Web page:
An app that detects dangerous diseases in the body by human voice
Washington: Researchers are building a database of human voices that they can use to help diagnose dangerous diseases through artificial intelligence-based tools.
A project funded by the National Institutes of Health has been announced to try to convert the human voice into something that can be used as a biomarker in disease diagnosis, according to the World News Agency. can be used.
The project will run for four years, and the National Institutes of Health can raise up to $14 million in funding during that time. With the help of which the research team will start creating an app that will be able to diagnose diseases like pneumonia, autism, depression, Parkinson’s, Alzheimer’s and stroke through the human voice.
Generally, the biomarkers used to diagnose complex diseases are blood or temperature, but now scientists believe that the human voice can detect the diseases that are flourishing in their body and research on this point. to be continued.
According to scientists, if the voices of people suffering from the above-mentioned diseases are recorded and a data is created and then the voice frequency is compared with the voice of another patient, the results will be surprising.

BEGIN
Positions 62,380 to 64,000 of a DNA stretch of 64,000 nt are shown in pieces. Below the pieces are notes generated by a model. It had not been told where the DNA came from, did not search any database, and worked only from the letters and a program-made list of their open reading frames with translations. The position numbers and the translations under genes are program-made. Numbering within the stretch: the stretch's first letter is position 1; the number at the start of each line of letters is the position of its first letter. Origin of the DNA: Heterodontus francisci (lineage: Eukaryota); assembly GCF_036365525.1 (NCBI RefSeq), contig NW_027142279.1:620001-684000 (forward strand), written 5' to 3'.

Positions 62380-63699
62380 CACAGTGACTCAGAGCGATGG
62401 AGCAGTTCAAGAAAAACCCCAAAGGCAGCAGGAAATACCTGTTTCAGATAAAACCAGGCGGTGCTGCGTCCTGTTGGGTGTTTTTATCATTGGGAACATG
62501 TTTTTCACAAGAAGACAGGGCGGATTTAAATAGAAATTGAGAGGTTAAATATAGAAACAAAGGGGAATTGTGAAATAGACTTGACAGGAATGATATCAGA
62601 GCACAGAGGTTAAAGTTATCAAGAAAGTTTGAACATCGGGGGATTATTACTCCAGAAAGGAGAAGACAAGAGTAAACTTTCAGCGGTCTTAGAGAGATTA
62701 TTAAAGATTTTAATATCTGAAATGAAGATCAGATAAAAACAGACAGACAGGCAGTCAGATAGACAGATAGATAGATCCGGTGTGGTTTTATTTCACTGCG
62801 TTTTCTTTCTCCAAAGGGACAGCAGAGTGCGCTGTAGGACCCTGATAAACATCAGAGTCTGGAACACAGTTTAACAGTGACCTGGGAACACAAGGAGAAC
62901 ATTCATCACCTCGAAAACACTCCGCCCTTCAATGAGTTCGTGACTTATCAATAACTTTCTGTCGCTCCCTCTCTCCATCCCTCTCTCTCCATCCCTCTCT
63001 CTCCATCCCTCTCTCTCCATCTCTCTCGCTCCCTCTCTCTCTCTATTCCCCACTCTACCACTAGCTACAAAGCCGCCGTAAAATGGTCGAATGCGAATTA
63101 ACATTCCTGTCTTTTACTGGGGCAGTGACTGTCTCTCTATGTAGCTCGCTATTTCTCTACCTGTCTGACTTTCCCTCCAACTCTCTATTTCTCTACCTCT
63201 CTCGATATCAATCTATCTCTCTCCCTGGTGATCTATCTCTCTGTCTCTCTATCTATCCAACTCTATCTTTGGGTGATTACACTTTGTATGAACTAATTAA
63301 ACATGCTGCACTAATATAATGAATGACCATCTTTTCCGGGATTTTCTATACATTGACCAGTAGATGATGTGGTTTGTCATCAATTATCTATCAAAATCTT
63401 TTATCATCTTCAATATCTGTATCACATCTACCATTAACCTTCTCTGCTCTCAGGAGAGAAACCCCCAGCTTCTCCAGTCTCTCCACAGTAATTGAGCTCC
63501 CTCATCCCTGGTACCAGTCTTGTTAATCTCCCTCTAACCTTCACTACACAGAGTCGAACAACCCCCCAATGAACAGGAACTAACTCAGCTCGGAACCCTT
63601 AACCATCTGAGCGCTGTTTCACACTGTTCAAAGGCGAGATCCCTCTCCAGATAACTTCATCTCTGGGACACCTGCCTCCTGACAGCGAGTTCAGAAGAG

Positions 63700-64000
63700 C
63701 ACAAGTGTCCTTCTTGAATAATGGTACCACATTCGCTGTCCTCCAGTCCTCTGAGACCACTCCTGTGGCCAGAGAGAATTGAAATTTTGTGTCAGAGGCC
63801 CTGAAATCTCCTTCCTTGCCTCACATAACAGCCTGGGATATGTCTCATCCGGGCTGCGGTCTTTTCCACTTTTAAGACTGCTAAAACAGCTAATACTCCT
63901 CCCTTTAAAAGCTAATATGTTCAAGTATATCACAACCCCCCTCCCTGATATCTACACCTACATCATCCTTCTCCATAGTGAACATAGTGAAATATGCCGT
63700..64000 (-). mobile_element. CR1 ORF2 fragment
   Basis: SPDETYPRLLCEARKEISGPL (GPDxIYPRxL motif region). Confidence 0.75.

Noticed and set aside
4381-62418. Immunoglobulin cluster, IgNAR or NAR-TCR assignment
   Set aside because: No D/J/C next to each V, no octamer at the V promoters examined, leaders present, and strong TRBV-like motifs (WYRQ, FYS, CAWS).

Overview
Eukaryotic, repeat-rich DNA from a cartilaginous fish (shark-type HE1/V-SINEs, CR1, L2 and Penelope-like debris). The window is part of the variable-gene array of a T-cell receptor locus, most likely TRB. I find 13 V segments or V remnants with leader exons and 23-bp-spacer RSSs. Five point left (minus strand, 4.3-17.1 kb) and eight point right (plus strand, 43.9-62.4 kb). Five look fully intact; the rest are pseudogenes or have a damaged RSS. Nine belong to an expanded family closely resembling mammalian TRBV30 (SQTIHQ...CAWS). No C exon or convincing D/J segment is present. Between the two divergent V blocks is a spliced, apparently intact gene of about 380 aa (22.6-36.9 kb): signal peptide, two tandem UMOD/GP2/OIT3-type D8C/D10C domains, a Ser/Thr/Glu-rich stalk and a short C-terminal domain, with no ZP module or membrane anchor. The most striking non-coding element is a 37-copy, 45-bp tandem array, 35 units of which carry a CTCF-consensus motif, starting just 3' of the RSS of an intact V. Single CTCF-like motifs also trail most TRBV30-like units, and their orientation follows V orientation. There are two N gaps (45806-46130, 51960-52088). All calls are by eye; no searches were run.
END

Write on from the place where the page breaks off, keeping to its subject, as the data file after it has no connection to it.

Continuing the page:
“The great thing about voice data is that it’s probably the cheapest kind of data,” says Oliver Alimento, a professor at Weill Cornell Medicine’s Institute for Computational Biomedicine and one of the project’s lead investigators. One of the things you can collect from people is that it’s a very accessible type of information.
Similarly, Yael Bensosson, an otolaryngologist at USF Health and the other lead investigator, claims that studies over the past few years have confirmed that the human voice is effective in helping diagnose disease, but that this is just the beginning, with much work to be done. It remains to be done. The biggest challenge is creating standards for data collection.
Note that not only medical researchers are interested in using voice to diagnose diseases, but also major technology companies such as Amazon, which has patents that will use Alexa to determine if people have emotional problems such as depression, or how serious a physical illness is, such as a sore throat.